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Serbia’s biggest opposition party on Friday urged early elections after the government gave up on its bid to challenge Kosovo independence and instead submitted a softened resolution to a U.N. General Assembly session.

Under pressure from the EU, which it hopes to join, Serbia replaced a text calling Kosovo’s 2008 secession unacceptable. It instead acknowledged a World Court ruling calling Kosovo’s move legal and hailed EU efforts to facilitate dialogue between Belgrade and Pristina. The resolution passed Thursday.

Serbia lost control over its former province after a 1998-99 war, but it has vowed never to accept Kosovo’s independence. EU leaders have urged Serbia to drop its bid to regain claim on Kosovo and focus on EU prospects instead.

EU High Representative Catherine Ashton on Friday “warmly welcomed” the adoption of the resolution as “an important step forward for the future of both Serbia and Kosovo.”

“Now dialogue can start between Pristina and Belgrade in a positive manner,” she said.

Serbia’s pro-Western leaders have defended the new resolution as a result of a compromise that in way meant recognition of Kosovo’s independence.

Opposition Serbian Progressive Party leader Tomislav Nikolic said Friday that “the resolution is so sterile that anyone can vote for it.”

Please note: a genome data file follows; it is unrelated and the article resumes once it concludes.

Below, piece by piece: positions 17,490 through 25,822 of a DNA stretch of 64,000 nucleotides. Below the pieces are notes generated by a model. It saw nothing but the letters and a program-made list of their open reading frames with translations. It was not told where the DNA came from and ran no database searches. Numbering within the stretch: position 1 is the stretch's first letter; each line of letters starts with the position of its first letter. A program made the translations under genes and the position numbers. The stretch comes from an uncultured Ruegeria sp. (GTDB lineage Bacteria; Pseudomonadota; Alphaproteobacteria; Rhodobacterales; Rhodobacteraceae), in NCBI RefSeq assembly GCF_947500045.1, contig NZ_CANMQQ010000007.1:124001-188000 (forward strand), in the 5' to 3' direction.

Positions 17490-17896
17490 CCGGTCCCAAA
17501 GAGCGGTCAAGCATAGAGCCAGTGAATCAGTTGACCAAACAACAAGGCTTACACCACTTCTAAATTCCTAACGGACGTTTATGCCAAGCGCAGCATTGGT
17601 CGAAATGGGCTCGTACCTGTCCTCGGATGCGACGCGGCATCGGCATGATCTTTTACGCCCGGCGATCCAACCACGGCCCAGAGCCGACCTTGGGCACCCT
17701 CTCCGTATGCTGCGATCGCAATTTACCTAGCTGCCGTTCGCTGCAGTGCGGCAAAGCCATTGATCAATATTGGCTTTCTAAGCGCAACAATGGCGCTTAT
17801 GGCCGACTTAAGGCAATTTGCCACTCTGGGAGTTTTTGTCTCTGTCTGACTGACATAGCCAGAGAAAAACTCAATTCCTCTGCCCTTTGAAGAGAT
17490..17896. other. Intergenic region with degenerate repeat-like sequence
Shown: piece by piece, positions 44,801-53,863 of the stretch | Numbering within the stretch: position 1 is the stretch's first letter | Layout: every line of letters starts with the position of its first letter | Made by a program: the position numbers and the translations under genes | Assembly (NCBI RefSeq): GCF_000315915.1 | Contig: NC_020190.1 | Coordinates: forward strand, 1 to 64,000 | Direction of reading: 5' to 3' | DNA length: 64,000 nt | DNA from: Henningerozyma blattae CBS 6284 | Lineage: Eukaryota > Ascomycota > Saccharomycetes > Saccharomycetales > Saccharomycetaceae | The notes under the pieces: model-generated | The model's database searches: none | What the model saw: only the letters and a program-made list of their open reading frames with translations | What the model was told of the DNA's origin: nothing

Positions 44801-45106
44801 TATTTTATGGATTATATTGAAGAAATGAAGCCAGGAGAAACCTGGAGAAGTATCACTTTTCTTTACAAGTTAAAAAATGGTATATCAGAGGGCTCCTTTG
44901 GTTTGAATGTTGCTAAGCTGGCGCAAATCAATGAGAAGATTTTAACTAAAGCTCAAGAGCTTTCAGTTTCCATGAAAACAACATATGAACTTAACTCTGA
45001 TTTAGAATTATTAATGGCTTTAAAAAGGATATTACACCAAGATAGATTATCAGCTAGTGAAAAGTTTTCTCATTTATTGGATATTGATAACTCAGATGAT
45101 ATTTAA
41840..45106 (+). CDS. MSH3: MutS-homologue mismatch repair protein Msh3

“Serbia has suffered another defeat” in its struggle to regain Kosovo, Nikolic added. “The best solution are early elections.”

Also Friday, former nationalist Prime Minister Vojislav Kostunica, who advocates dropping Serbia’s EU bid over Kosovo, said the resolution has “inflicted great evil and shame.”

“The government is a silent accomplice in the creation of the independent state of Kosovo,” he declared.

Liberals hailed the agreement with the EU, saying it would bring Serbia closer to the 27-nation bloc. The Liberal Democratic Party urged a change in Serbia’s foreign policies and the ouster of Foreign Minister Vuk Jeremic, a tough advocate of Serbia’s claim on Kosovo.

Serbian media also speculated on Friday that President Boris Tadic could sack Jeremic.

Belgrade suffered a key blow in July when the Hague-based International Court of Justice ruled that Kosovo’s declaration of independence was legal. The country lost control over Kosovo in a 1998-99 war, after NATO bombed it to force end to a crackdown against Kosovo separatists.

AP September 10, 2010

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